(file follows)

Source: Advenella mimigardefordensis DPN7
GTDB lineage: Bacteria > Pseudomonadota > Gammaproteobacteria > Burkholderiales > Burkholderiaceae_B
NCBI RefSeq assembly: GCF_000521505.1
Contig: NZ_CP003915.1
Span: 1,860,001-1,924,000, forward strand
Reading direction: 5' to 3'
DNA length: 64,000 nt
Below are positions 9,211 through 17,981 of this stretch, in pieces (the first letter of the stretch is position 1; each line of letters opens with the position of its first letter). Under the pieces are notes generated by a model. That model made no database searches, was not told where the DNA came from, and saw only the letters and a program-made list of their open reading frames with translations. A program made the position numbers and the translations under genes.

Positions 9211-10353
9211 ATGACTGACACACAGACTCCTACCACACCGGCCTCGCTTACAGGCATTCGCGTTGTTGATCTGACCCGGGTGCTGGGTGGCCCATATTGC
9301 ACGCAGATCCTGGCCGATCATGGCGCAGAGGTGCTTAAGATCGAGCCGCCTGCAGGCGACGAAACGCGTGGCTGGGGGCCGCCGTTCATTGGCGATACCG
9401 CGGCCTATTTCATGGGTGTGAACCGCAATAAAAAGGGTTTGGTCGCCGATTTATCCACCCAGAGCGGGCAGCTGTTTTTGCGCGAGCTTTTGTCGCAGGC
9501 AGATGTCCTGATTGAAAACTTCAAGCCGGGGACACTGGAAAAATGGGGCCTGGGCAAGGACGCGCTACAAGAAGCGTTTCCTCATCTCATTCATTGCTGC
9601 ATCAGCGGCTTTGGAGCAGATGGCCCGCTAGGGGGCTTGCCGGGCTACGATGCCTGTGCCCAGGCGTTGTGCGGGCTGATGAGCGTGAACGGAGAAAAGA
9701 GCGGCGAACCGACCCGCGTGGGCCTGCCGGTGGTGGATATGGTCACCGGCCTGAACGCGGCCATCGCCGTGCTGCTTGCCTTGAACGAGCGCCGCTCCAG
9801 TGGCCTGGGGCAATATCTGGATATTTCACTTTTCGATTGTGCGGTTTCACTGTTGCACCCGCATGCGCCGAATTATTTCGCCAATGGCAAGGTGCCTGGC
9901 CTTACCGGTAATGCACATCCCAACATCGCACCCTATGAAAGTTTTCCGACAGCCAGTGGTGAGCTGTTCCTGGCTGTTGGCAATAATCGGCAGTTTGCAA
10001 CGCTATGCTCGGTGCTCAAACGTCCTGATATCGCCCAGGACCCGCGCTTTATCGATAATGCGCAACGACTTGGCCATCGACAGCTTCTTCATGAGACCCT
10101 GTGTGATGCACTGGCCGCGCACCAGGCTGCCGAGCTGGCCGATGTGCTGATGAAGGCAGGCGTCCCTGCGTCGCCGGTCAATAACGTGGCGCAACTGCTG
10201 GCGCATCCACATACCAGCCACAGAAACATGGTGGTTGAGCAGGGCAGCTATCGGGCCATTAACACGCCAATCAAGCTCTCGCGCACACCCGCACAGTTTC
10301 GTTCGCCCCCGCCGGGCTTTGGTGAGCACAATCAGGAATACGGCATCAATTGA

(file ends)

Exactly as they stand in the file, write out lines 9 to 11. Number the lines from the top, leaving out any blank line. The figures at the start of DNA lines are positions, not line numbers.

Positions 9211-10353
9211 ATGACTGACACACAGACTCCTACCACACCGGCCTCGCTTACAGGCATTCGCGTTGTTGATCTGACCCGGGTGCTGGGTGGCCCATATTGC
9301 ACGCAGATCCTGGCCGATCATGGCGCAGAGGTGCTTAAGATCGAGCCGCCTGCAGGCGACGAAACGCGTGGCTGGGGGCCGCCGTTCATTGGCGATACCG